Translator Disclaimer
27 June 2003 CO2 laser soldering of arteriotomy incisions in blood vessels of rats using a temperature-controlled fiber optic system
Author Affiliations +
Abstract
Background and objectives: Conventional methods for microvascular anastomosis are normally based on suturing, using special thin nylon sutures. These methods suffer from major drawbacks, which include: anastomosis, which is not watertight, and sutures or clips that cause an inflammatory response. In order to obtain better results, we introduced a procedure based on CO2 laser soldering. We tested the system on arteriotomy incisions in rat blood vessels, in vivo. Materials and methods: We used a fiber optic based laser soldering system, with a temperature control capability. Arteriotomy incisions of lengths 4±1mm were performed on the femoral arteries of 48 wistar rats: 24 rats in the control group (suture) and 24 rats in the test group (laser soldering). We conducted two follow-up periods: 7 days and 21 days after the surgical procedure, for each group. Flow tests and histology examination were done in order to evaluate the quality of the procedures. Results: The patency rate was 84% for both groups, soldered and sutured. The sutured group showed a significant foreign body reaction (p < 0.05), which was not observed in the soldered group. We found no evidence of thermal damage in the soldered blood vessels. Conclusions: We can conclude that laser soldering is a less traumatic procedure, compared with the conventional suturing technique. It is potentially a faster technique and easier to master.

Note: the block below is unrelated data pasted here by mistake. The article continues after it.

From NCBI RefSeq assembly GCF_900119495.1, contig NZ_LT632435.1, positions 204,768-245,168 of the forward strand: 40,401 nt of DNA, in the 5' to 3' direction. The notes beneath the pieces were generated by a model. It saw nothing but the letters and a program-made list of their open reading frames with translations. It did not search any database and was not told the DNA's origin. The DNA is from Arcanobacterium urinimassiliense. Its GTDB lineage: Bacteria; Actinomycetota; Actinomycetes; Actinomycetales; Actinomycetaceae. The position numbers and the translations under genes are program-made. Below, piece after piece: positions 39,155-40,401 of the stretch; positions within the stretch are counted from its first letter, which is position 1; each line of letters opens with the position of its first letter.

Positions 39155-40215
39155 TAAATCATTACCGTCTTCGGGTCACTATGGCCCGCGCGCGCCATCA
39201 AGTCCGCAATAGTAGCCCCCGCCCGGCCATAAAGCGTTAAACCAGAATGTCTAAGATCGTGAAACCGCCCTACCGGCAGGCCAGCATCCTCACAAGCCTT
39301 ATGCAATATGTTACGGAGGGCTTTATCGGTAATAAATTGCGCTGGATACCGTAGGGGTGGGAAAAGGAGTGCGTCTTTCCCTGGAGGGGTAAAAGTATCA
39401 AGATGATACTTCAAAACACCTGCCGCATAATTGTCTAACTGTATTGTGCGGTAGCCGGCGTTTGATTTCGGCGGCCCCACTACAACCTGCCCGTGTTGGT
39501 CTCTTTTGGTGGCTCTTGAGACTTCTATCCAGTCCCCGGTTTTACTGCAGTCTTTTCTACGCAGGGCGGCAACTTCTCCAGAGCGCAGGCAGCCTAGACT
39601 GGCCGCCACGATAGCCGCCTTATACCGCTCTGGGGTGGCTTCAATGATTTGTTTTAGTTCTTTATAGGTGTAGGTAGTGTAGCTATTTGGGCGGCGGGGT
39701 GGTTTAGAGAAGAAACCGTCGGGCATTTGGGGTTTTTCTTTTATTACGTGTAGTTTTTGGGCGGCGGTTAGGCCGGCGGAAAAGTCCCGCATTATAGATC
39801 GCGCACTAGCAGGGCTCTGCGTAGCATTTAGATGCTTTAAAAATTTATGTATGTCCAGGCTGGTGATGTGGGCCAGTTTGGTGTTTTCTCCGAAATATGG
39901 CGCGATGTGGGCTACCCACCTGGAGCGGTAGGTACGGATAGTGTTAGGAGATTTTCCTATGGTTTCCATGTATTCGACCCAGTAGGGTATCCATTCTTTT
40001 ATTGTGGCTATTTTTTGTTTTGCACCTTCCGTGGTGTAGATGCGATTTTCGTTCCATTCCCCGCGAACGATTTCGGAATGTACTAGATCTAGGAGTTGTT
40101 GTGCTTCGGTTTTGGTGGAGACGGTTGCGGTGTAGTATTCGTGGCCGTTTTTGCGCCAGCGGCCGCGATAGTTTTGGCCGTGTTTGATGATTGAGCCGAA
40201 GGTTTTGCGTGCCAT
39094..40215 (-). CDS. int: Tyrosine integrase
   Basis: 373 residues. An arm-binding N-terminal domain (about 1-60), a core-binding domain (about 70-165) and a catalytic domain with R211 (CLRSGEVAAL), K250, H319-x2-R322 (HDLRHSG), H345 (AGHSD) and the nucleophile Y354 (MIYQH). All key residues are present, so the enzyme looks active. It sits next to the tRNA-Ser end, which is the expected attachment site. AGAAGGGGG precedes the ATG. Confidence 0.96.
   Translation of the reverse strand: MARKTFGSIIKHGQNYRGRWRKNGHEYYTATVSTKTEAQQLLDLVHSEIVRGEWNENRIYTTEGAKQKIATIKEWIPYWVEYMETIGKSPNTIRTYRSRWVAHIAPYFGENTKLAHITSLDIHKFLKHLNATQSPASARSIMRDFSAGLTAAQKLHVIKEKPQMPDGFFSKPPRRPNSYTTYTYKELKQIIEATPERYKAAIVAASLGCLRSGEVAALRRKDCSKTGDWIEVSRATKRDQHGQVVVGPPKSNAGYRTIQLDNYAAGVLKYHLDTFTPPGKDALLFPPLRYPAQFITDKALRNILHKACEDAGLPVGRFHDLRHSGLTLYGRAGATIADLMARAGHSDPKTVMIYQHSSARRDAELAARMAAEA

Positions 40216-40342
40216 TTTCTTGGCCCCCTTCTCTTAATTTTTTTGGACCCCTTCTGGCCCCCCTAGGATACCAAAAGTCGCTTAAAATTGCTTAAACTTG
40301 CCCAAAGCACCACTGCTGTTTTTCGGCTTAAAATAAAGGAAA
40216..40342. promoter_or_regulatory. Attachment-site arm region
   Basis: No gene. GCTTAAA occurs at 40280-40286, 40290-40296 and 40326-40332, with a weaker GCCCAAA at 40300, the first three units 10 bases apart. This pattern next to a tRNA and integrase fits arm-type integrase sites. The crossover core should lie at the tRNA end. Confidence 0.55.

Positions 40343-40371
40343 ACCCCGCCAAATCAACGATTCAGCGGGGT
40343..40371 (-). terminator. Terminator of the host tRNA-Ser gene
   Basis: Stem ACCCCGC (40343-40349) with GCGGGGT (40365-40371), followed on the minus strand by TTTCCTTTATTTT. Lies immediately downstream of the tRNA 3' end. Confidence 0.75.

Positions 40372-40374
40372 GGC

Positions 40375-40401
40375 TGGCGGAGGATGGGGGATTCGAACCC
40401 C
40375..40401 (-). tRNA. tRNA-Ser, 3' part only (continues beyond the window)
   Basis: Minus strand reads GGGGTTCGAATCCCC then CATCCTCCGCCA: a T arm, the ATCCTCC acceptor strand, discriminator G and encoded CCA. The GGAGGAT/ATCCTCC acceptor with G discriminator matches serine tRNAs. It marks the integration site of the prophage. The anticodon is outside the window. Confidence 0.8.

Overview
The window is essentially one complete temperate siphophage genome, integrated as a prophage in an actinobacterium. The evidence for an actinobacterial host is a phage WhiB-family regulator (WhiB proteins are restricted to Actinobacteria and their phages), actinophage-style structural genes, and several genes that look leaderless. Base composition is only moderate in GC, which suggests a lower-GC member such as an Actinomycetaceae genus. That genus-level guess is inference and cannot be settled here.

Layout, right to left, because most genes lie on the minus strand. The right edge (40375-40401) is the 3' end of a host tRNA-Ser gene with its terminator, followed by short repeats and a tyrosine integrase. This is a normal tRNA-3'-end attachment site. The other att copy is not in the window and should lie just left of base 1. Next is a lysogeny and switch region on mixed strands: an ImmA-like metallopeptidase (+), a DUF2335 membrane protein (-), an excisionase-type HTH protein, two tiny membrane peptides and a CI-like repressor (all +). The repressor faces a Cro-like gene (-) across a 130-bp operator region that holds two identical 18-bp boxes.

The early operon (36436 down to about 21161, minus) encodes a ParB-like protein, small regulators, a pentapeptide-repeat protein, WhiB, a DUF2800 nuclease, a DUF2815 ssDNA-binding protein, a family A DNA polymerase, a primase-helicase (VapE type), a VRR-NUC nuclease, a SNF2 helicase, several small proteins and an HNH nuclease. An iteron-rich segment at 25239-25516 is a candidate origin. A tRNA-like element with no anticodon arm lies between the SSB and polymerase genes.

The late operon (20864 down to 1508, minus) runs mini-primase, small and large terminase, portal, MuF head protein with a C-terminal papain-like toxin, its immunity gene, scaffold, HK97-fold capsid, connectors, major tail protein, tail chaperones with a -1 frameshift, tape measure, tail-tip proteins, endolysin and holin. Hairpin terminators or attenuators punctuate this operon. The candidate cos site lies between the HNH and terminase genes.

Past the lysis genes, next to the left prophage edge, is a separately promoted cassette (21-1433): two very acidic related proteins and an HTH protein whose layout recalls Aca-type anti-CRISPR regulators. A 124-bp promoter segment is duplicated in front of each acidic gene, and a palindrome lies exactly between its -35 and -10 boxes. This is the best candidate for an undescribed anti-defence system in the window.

© (2003) COPYRIGHT Society of Photo-Optical Instrumentation Engineers (SPIE). Downloading of the abstract is permitted for personal use only.
David Leshem, Tamar Vasilyev, Avi Ravid, Andrea Gat, Naam Kariv, Abraham Katzir, and Eyal Gur "CO2 laser soldering of arteriotomy incisions in blood vessels of rats using a temperature-controlled fiber optic system", Proc. SPIE 4949, Lasers in Surgery: Advanced Characterization, Therapeutics, and Systems XIII, (27 June 2003); https://doi.org/10.1117/12.485301
PROCEEDINGS
8 PAGES


SHARE
Advertisement
Advertisement
Back to Top